Three Young Deaf Adults Changing the World
Dear Alexander Graham Bell Community,
The wonder of youth is most evident when their enthusiasm and can-do attitude changes the world. It is in youth that we see our hope for the future. And what a hopeful future lies ahead for the three young people I want to recognize today. They are an example of what being brought up in an LSL culture can produce.
Julia Miller is a sophomore at Truman State University in Kirksville, Missouri who devotes her extracurricular time to giving back to her campus and local community. Dr. Joseph Heng of Johns Hopkins Medicine works with his fellow residents to improve awareness and medical support for patients with hearing loss. Riley Patterson is an All-American dancer who was selected to represent the best of the best in high school dancing as part of the Varsity Spirit All-Americans, representing the top 10 percent of high school dancers nationwide.
Riley isn't just an All-American dancer. She was also born deaf. She received her first cochlear implant at age 2 and her second three years later. Now 14 years old, Riley's unbridled enthusiasm for dance is obvious in her short video. She submitted this video to AG Bell for our Giving Tuesday appeal and to give thanks to our donors for all they have done to support Listening and Spoken Language. Riley has been dancing since she was in first grade and also plays soccer and softball. In school, she reports for the news show, and she plans to volunteer at her audiology clinic when she turns 15 next year.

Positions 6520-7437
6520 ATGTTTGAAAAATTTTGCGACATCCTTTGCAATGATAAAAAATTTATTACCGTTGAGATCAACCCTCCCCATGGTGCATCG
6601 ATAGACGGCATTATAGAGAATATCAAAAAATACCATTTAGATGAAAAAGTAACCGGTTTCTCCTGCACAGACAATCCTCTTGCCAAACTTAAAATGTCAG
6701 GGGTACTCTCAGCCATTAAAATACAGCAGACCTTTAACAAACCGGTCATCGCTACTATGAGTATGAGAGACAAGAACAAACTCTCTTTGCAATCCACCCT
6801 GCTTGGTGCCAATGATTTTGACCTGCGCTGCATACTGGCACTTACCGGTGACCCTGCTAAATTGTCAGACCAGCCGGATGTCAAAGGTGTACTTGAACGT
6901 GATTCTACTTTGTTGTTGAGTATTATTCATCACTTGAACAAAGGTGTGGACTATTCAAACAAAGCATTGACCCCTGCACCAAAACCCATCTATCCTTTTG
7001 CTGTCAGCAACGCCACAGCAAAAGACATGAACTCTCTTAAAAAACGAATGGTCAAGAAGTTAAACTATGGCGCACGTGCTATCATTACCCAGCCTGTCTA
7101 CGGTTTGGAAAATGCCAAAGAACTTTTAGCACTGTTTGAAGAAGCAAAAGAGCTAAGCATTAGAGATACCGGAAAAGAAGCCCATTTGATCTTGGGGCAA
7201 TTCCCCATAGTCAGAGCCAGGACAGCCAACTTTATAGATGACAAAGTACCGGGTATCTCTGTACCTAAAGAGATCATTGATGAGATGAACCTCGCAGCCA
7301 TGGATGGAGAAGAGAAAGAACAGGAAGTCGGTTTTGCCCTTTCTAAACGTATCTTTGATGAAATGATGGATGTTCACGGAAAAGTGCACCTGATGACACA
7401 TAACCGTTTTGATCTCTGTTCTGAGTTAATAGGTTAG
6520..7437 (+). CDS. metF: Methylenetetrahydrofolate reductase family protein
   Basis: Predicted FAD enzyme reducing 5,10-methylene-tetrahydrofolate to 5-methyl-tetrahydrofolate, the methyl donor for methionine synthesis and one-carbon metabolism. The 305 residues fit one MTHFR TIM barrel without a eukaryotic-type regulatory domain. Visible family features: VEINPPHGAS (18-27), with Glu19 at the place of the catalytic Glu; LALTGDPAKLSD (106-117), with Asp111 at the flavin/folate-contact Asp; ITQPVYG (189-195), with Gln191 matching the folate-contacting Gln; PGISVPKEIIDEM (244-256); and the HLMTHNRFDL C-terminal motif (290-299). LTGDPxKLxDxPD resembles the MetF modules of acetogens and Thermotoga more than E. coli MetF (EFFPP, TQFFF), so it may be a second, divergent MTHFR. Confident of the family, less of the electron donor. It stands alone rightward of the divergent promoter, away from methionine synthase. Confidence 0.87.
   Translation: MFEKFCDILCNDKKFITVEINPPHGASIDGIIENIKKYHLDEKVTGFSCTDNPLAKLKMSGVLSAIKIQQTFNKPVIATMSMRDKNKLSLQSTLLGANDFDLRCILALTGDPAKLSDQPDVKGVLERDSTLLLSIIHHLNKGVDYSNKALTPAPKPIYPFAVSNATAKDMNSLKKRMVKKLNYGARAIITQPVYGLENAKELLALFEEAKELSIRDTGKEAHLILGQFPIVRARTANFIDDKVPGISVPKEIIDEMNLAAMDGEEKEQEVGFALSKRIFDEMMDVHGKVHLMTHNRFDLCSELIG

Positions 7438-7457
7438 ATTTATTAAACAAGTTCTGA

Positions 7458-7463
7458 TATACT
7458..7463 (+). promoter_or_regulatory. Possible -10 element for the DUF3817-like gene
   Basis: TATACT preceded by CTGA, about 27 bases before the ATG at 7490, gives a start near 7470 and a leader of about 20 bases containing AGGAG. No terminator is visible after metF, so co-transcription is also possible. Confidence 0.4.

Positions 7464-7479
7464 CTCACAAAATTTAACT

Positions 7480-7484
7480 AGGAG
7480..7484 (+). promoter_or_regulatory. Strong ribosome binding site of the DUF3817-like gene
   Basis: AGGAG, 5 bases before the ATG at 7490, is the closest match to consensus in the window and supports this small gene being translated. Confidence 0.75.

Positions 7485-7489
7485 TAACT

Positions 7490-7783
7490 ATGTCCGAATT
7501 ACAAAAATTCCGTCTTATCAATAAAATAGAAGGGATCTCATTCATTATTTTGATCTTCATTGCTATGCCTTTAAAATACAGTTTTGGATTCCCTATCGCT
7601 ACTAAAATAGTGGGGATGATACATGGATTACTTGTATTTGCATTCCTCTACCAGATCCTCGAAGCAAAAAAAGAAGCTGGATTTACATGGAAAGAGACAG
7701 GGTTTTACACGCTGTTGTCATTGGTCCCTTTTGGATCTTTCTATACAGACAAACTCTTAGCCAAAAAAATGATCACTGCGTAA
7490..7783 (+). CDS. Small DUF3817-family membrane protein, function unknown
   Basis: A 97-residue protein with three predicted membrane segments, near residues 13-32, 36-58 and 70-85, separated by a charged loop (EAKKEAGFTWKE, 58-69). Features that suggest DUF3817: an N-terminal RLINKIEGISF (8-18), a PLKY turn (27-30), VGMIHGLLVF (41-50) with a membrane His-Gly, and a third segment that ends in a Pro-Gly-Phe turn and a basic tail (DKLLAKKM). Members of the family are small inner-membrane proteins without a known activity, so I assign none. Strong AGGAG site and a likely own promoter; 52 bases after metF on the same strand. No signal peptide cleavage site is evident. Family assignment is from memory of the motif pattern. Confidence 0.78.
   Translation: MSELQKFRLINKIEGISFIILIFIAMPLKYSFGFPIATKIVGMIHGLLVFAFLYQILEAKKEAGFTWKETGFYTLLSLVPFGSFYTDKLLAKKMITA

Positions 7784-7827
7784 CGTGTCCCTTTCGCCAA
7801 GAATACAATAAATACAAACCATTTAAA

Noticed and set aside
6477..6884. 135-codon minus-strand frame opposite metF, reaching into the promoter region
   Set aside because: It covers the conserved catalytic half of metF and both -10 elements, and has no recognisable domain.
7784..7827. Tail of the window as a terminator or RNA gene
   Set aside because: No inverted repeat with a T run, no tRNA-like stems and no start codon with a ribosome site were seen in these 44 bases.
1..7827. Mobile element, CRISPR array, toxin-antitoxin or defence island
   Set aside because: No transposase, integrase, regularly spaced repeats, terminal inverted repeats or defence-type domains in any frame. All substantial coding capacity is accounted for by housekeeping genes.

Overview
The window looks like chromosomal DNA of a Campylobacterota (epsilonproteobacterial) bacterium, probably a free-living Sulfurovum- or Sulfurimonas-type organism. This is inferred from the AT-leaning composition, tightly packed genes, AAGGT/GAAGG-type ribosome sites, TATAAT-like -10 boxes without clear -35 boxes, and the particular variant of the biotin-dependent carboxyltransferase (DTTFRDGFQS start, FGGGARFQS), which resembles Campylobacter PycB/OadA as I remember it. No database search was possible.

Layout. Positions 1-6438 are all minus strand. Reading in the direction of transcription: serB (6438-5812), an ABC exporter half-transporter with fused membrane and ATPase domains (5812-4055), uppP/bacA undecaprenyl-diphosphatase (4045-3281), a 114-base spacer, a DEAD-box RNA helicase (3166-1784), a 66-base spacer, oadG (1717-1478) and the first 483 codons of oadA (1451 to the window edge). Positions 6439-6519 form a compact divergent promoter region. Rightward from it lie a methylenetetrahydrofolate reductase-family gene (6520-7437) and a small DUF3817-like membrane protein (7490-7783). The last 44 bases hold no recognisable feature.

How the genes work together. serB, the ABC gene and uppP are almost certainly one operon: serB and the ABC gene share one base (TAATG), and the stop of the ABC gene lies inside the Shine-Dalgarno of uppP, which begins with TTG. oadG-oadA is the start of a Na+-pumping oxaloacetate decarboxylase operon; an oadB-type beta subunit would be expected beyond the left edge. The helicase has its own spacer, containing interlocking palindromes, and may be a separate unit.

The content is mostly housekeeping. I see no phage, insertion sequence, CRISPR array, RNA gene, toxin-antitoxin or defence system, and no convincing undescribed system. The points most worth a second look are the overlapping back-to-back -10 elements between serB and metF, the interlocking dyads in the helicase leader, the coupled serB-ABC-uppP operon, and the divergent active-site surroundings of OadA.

Riley's dancing demands many performances - her school dancing team performs in the halftime shows at football and basketball games and performs competitively. Riley will be trying out for the varsity dance squad in March. She says, "Thank you for your support and your help to keep me dancing on my toes. Wish me luck!"
Julia Miller wrote to AG Bell to thank us for the support the AG Bell College Scholarship has given her to find her "perfect fit" at school and in her studies. Julia is currently working towards a Bachelor's Degree in Communications with a concentration in Public Communications and a minor in Sociology. She says, "I love it! I look forward to each new day in the classroom, enriching my mind with ideas that interest and challenge me." She hopes to pursue a career in public relations or event planning.
Beyond the classroom, Julia finds herself very much invested in her own community and campus. She is a member of the Student Activities Board, which plans and arranges all on-campus programming for Truman State University, from open mic nights to big-name concerts. Last year, she planned a slam poet event which brought outside professional talent to campus. She says, "Through my involvement in this organization, I have come to excel in professionalism, confidentiality, giving and receiving constructive criticism."